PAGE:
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Mitigating IoT transduction attacks
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Mitigating IoT transduction attacks

Posted by Zenobia HegdeFebruary 13, 2018

There are serious risks to modern-day sensors through “transduction attacks” according to research conducted jointly by Kevin Fu from the University of Michigan, and Wenyuan Xu from Zhejiang University. The vulnerability could result in real-world problems for those that use devices equipped with sensors.

To be clear, sensors (also called transducers) are electrical components that turn analog signals, e.g., radio, sound, light, etc. into an electrical signal that can be interpreted by a computer. A transduction attack exploits a vulnerability in the physics of a sensor to manipulate its output or induce intentional errors, says Michael Patterson, CEO of Plixer.

For example, malicious acoustic interference can influence the output of sensors trusted by software in systems ranging from smartphones to medical devices to autonomous vehicles. * What this means to consumers and businesses is that devices that have been put in place for consumer safety are now the devices that could have serious, even dangerous ramifications.

It has long been understood that vehicles equipped for remote connectivity can be hacked. However, the systems can be updated continuously, and over the air (OTA), to provide additional layers of security at the software level. Such is not the case with sensors.

So, if your car can connect to Pandora, Spotify, or the like, it may be possible to connect to it remotely and take control of the many systems that are controlled by the software installed. The manufacturer of your vehicle, however, can update the software to make it more difficult to hack.

This is not the case with sensors. Sensors are connected to the electrical components of the vehicle and relay data related to their function to the car’s internal OS. As an example, a proximity sensor on the front of your vehicle provides information to the cars emergency braking software to automatically brake the vehicle should the driver be unaware of an impending crash.

While the name “transduction attack” is new, the actual threat is not. DolphinAttack, revealed last summer, is an example of a transduction attack that has been successful in the wild. Additionally, as was indicated in the Communications of the ACM article, Fu and Xu’s research showed that Tesla’s sensors were fooled into hiding and spoofing obstacles. In the case of DolphinAttack, converting voice commands to ultrasound frequencies was a quick way to gain near-control of a device like Apple’s iPhone or Amazon’s Echo.

What remains to be seen is how manufacturers and software developers that develop and produce sensors will react to provide additional safeguards to devices and services. In many cases, software changes can prevent fault sensors from being used in malicious ways.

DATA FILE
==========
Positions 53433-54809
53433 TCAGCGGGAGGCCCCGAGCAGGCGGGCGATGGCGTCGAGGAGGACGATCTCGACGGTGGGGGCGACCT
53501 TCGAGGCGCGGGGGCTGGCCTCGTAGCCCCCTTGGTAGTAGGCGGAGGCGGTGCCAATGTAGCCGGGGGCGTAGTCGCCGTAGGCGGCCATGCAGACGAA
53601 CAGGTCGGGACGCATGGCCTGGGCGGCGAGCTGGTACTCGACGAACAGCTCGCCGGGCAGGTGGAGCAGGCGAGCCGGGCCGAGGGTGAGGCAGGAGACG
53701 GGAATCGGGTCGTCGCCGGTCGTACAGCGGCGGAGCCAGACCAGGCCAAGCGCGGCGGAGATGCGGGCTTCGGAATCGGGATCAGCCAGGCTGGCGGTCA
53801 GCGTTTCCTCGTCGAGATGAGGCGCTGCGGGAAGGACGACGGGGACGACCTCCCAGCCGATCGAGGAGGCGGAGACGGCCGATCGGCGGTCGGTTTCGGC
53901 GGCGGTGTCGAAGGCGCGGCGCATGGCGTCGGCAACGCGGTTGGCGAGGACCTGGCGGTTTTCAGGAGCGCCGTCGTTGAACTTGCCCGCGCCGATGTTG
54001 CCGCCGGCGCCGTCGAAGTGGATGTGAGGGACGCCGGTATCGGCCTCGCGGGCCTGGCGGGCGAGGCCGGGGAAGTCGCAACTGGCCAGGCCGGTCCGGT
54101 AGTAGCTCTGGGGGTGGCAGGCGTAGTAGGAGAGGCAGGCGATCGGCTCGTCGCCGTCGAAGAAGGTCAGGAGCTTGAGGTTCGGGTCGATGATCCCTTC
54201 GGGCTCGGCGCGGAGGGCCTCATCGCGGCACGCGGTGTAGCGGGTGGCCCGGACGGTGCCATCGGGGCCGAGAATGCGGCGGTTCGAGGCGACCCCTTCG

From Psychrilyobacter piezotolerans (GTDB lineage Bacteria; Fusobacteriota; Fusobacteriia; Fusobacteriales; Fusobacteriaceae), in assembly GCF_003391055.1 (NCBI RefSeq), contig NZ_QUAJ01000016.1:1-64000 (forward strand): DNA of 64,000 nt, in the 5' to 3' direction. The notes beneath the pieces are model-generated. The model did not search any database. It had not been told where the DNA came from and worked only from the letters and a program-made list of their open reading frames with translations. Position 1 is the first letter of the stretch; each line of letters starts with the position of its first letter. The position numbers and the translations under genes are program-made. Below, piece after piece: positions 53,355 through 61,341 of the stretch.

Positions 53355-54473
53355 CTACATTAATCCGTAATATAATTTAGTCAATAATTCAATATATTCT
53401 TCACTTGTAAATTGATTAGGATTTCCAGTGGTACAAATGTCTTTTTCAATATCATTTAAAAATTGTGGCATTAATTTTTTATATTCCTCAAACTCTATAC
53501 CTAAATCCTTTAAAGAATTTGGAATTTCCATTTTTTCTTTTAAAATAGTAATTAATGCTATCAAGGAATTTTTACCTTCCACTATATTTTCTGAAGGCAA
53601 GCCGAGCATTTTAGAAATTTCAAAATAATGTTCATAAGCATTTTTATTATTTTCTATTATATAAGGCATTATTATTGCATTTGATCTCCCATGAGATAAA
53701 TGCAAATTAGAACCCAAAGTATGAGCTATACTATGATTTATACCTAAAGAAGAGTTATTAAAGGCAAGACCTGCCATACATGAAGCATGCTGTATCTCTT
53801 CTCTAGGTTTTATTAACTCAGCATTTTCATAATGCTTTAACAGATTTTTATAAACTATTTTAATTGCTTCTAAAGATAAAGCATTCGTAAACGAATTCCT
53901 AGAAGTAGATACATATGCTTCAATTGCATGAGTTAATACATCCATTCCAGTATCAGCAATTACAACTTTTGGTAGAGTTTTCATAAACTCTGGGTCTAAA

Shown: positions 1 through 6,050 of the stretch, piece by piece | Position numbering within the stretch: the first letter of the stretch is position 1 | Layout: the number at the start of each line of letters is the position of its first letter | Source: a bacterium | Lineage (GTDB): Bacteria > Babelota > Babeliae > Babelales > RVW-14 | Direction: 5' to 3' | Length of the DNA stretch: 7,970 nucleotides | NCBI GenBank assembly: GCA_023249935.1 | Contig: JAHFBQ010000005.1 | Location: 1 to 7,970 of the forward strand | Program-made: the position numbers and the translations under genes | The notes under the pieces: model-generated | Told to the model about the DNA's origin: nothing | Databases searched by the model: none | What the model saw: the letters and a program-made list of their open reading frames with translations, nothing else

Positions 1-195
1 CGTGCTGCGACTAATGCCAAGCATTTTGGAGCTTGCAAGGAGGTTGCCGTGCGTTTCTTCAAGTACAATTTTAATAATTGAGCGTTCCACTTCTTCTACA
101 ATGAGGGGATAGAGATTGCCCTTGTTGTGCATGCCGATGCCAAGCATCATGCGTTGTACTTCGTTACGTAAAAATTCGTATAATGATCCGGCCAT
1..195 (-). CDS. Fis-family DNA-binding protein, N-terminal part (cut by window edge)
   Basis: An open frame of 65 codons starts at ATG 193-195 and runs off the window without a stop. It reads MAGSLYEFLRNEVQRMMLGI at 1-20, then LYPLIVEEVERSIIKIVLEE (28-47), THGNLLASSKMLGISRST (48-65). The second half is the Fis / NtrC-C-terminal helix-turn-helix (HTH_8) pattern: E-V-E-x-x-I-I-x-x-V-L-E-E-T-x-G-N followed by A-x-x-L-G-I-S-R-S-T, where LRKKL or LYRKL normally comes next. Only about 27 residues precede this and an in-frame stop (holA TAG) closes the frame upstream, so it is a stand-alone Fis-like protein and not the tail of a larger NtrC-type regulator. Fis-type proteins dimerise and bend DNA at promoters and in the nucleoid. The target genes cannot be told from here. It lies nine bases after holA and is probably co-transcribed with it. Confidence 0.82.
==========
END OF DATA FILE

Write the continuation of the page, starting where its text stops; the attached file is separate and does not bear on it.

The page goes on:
For example, if speech recognition software were written to only process input from normal human voice frequencies, and ignore frequencies used to trick the sensors, i.e., ultrasound, the physics of the sensor would no longer pose a security concern because only well-displayed attacks would properly activate the sensor. This is unlikely to take place because you can imagine how quickly an attacker would be stopped if they were sending audible sound over the air to try to take over someone’s iPhone by issuing “Hey Siri” commands.

It is difficult to say, though, the likelihood of companies addressing these sensor vulnerabilities in their software. After all, many audio sensors are used to track users’ locations for advertising purposes. If software was written to ignore the ultrasound frequencies being projected by companies looking for advertising opportunities, there could be a significant loss in ad revenue.

Understanding the problem, though, is only half the battle. Educating sensor creators of cyber-vulnerabilities is key to reducing vulnerabilities. Manufacturers that produce sensors should take a system-centric approach to security. This means that they need to ensure the validity of data even if a sensor is compromised or becomes faulty. Doing so, though, will require a third-party validation.

Installing additional sensors that look for environmental variations used to circumvent the validity of system sensors could provide an extra layer of protection for such attacks. With these additional sensors, operating systems or computer software could change systems accordingly to notify users of a fault and prevent unexpected behavior from happening.

To completely mitigate such attacks, manufacturers, and software developers must work together to create purpose-built systems that remove, as best as possible, the intrinsic vulnerabilities that sensors necessarily have as a mechanism of their function.

While this may mean that sensors will no longer be usable in thousands of devices (they will only be built and used for a specific application), it will mean that the sensors that are being used will be safer for the consumers that use them.

The author of this blog is Michael Patterson, CEO of Plixer

About the author:

Michael Patterson is CEO of Plixer. Michael worked in technical support and product training at Cabletron Systems while he finished his Masters in Computer Information Systems from Southern New Hampshire University. He joined Professional Services for a year before he left the ‘Tron’ in 1998 to start Somix which eventually became Plixer International.

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Zenobia Hegde

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